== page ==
The impact of etiology in lesion-symptom mapping - A direct comparison between tumor and stroke

E E van Grinsven, A R Smits, E van Kessel, M A H Raemaekers, E H F de Haan, I M C Huenges Wajer, V J Ruijters, M E P Philippens, J J C Verhoeff, N F Ramsey, P A J T Robe, T J Snijders, M J E van Zandvoort

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INTRODUCTION: Lesion-symptom mapping is a key tool in understanding the relationship between brain structures and behavior. However, the behavioral consequences of lesions from different etiologies may vary because of how they affect brain tissue and how they are distributed. The inclusion of different etiologies would increase the statistical power but has been critically debated. Meanwhile, findings from lesion studies are a valuable resource for clinicians and used across different etiologies. Therefore, the main objective of the present study was to directly compare lesion-symptom maps for memory and language functions from two populations, a tumor versus a stroke population.

METHODS: Data from two different studies were combined. Both the brain tumor (N = 196) and stroke (N = 147) patient populations underwent neuropsychological testing and an MRI, pre-operatively for the tumor population and within three months after stroke. For this study, we selected two internationally widely used standardized cognitive tasks, the Rey Auditory Verbal Learning Test and the Verbal Fluency Test. We used a state-of-the-art machine learning-based, multivariate voxel-wise approach to produce lesion-symptom maps for these cognitive tasks for both populations separately and combined.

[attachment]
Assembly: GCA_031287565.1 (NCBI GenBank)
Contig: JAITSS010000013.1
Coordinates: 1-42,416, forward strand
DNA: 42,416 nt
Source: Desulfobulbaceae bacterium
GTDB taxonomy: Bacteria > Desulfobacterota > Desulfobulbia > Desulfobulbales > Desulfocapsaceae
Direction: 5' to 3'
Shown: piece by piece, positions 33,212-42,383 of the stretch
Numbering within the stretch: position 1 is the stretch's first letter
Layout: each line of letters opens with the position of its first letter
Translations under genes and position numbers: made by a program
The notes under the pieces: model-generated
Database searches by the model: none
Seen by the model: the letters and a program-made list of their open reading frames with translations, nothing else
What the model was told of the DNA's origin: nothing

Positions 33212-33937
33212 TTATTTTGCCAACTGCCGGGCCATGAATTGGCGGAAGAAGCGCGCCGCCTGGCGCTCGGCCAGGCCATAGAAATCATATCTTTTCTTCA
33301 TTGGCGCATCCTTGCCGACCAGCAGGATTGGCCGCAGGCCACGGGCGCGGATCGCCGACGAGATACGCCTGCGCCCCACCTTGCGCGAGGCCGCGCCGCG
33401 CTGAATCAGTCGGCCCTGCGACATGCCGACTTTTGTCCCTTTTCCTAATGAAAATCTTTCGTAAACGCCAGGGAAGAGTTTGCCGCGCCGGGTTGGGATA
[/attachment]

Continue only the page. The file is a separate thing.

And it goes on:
RESULTS: Our lesion-symptom mapping results for the separate patient populations largely followed the expected neuroanatomical pattern based on previous literature. Substantial differences in lesion distribution hindered direct comparison. Still, in brain areas with adequate coverage in both groups, considerable LSM differences between the two populations were present for both memory and fluency tasks. Post-hoc analyses of these locations confirmed that the cognitive consequences of focal brain damage varied between etiologies.

CONCLUSION: The differences in the lesion-symptom maps between the stroke and tumor population could partly be explained by differences in lesion volume and topography. Despite these methodological limitations, both the lesion-symptom mapping results and the post-hoc analyses confirmed that etiology matters when investigating the cognitive consequences of lesions with lesion-symptom mapping. Therefore, caution is advised with generalizing lesion-symptom results across etiologies.

Original languageEnglish
Article number103305
JournalNeuroImage. Clinical
Publication statusPublished - Jan 2023


  • Brain tumor
  • Cognition
  • Ischemic stroke
  • Lesion-symptom mapping
  • Support vector regression


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